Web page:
Tampering affecting interventions
As farmers continue to face the harsh effects of dry conditions brought on by the El Nino situation, several of them residing at Den Amstel, West Coast Demerara, met with government officials Saturday.
A large quantity of drainage pipes was also distributed as part of the interventions to ease the plight of farmers. Among the group were rice, cash crops and livestock farmers.
A release from government said that Minister of Agriculture, Robert Persaud and a team of officials from his Ministry, assured the farmers of government’s commitment to ensure that farmers’ needs are addressed.
At the meeting which was convened at the Den Amstel cattle farmers’ building, Region Three, Persaud said that one of the main situations facing farmers is insufficient water as a result of the low levels in conservancies and main canals.
“We all know that the irrigation season coincides with rainfall. And even if we have our conservancy at a full level it is constantly replenished by the on-going rainfall. So we started out the irrigation season with our conservancies and water ways at the maximum level.”
The National Drainage and Irrigation Authority (NDIA) had previously taken a decision not to follow the standard operating procedure of dipping the levels of the conservancy when the rainy season approaches.
“At first, farmers were co-operating but when the situation intensified in some regards, there were some levels of anxiety where persons were cutting and removing structures and pumping from the main canals. There were also lack of co-operation and recognition when it came to sharing resources,” Minister Persaud said.
The NDIA and the Water Users Association, according to the Agriculture Minister, have been working closely with rice farmers and farmers’ groups to create a more localised monitoring committee to facilitate a functional system. Farmers also benefited from field pipes to facilitate D&I needs.
Persaud disclosed that additional interventions were also undertaken to the tune of approximately $200M. These entailed the deploying of mobile pumps on all sea shores; two pumps to pump water into the conservancy at Boerasirie Creek, while six pumps facilitate the pumping of water into the East Demerara Water Conservancy, Dawa and the Mibicuri and Corentyne areas.
Region Three Chairman, Julius Faerber, while highlighting pressing challenges that the El Nino condition poses, noted that the conservancies at present are very low and as such, water to farmlands is not being channeled at the required speed.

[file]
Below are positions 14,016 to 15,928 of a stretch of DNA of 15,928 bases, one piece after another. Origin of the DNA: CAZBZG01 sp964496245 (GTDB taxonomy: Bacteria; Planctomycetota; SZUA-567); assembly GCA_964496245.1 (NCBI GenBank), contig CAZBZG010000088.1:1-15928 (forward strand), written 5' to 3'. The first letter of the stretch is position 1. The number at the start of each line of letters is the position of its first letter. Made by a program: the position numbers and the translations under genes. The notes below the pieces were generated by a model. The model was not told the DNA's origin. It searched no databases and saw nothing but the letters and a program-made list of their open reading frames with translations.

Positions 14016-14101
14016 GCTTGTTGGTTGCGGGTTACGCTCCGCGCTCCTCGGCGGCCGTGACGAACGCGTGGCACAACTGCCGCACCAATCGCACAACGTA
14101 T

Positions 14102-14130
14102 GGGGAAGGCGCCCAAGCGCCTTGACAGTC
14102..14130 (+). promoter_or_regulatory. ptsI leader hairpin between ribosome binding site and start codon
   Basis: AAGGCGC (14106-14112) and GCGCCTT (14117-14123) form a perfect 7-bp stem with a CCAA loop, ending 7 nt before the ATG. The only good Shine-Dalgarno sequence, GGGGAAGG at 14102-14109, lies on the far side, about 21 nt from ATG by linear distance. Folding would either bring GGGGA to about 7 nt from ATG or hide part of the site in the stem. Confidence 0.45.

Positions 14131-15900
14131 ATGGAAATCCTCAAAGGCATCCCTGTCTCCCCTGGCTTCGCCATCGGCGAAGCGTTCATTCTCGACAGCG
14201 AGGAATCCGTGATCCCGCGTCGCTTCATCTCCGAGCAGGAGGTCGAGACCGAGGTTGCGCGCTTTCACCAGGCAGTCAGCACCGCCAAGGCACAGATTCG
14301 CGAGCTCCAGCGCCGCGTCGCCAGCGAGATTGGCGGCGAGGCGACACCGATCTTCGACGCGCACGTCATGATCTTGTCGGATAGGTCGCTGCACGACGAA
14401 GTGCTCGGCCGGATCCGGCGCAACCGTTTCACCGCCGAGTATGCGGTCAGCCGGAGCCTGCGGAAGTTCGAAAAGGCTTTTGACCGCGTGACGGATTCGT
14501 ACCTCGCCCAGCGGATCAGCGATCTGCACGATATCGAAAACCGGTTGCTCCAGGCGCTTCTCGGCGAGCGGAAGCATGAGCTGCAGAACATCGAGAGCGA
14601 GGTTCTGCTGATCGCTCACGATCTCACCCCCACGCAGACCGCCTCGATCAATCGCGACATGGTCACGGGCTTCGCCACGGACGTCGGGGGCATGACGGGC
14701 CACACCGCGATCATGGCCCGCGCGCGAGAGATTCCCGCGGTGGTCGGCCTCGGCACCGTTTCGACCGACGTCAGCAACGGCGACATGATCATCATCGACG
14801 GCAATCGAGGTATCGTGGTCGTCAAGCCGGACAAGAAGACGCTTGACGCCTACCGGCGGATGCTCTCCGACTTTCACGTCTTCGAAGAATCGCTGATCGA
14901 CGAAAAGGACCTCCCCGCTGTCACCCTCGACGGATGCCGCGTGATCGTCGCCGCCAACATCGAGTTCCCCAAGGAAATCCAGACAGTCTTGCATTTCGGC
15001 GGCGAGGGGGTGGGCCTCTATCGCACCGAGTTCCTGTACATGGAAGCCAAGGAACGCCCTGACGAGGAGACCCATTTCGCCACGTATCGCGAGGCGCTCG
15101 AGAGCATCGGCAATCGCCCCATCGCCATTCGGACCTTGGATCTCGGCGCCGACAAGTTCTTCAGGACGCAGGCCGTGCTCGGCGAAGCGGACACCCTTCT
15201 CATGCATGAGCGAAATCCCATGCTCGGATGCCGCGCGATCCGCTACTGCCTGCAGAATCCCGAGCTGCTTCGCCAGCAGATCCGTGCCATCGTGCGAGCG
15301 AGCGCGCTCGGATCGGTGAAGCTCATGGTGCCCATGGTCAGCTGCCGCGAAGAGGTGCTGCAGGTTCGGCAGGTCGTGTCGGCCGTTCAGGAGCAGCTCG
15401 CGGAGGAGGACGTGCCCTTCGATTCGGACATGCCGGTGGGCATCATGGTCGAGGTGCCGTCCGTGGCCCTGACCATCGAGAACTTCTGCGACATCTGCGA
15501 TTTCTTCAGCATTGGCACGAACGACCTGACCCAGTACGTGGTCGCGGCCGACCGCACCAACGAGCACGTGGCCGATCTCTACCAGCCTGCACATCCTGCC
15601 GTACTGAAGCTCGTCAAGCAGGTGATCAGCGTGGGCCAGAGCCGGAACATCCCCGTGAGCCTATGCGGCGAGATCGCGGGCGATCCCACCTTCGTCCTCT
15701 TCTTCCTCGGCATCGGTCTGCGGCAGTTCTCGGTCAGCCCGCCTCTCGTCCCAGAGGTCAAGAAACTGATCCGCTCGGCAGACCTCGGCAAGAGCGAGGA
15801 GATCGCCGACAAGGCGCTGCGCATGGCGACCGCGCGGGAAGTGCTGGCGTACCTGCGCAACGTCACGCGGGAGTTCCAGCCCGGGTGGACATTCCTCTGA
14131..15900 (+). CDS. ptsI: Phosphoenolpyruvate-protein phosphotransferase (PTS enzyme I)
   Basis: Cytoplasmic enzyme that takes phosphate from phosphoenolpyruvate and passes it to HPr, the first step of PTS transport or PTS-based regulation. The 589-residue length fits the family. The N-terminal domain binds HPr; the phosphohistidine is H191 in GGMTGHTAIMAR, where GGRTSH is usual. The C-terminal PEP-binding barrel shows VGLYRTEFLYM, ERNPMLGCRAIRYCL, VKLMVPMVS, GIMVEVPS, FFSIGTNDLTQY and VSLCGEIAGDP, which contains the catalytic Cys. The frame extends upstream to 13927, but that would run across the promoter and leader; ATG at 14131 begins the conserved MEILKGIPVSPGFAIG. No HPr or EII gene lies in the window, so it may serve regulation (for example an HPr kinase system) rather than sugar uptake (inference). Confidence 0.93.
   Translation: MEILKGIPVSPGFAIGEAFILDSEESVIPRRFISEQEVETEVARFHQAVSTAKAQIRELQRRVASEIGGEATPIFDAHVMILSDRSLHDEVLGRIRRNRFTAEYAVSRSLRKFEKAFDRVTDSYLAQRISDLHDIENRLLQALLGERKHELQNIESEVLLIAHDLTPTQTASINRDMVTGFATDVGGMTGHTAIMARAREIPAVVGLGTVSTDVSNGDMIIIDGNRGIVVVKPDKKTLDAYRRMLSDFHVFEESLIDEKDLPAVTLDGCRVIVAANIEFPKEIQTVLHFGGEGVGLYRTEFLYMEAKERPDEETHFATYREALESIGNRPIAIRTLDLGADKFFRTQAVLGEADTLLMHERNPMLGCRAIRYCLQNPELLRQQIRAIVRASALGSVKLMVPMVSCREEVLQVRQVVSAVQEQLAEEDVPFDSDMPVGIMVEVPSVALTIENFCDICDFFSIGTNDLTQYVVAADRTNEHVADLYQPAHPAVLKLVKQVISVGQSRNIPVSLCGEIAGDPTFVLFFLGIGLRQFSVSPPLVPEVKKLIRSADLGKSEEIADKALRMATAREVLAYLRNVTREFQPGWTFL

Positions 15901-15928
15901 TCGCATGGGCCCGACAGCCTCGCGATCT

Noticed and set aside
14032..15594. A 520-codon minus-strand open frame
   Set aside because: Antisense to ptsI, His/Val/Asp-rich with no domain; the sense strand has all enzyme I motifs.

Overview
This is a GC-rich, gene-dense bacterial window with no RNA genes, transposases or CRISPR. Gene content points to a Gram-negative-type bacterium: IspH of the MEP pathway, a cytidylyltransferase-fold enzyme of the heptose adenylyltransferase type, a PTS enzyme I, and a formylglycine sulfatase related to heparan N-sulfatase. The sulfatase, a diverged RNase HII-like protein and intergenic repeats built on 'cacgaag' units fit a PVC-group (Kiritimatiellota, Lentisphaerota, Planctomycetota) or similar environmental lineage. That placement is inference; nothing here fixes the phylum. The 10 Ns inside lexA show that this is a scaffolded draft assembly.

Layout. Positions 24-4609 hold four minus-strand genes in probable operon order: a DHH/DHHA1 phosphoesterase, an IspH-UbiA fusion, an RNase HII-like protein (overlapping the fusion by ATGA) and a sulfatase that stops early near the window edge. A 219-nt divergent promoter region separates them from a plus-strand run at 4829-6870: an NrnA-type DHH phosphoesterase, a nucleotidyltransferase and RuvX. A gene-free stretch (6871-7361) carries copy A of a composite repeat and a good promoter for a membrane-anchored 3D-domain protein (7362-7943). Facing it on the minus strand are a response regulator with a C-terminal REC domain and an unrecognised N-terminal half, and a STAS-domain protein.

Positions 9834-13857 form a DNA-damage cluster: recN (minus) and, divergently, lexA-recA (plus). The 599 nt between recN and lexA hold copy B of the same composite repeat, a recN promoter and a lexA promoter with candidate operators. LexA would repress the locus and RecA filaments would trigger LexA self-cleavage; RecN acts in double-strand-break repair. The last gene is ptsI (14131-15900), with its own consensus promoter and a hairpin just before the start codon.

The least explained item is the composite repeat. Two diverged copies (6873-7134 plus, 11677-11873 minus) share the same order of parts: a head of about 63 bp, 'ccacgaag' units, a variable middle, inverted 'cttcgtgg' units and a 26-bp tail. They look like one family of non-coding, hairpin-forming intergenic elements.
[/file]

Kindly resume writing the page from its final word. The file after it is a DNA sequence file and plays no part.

For farmers to have a natural flow of water to supply farming activities, water pumps will have to be used, coupled with persistent works.
He was, however, disappointed over the issue of farmers who at times vandalise structures and cautioned that anyone found doing so will be dealt with severely.
“If we allow the system to work, then I’m quite certain that all of the farmers would be able to benefit from that exercise. But if we tamper with the structures, you would find farmers who have pumps benefiting, while the smaller farmers would not benefit. So I’m appealing to you the farmers to ensure that the systems work, let us manage the systems together so that we can have a smooth flow of water reaching to each rice farmer’s plot,” the Chairman said.
Some of the critical areas in the region affected are Vreed-en-Hoop, and Pouderoyen. “The reason is that the water at this end gets into your system first before it gets to the other end, so we find that end is far more critical than this area here…however, we are working to ensure that the entire region gets whatever water is in the system no matter how small it is. This is to ensure that each farmer benefits.”
The Agriculture Sector Development Unit’s Senior Engineer, Frederick Flatts, said that major Drainage and Irrigation works have commenced in the Vergenoegen, Bonasika and Den Amstel areas which will be followed by works at Vreed-en-Hoop, La Jalousie, Canals Polder, Golden Grove, Victoria and Crabwood Creek.
The works will be executed under the Agricultural Sector Development Unit and are funded by the Inter-American Development Bank and the Government of Guyana.
Earth works have also commenced in the three areas to the tune of $1.1B. These are being executed by the NDIA.
Flatts further added that to date, works to the Vergenoegen, Bonasika and Den Amstel areas are 63 percent completed and are expected to be fully completed by year end.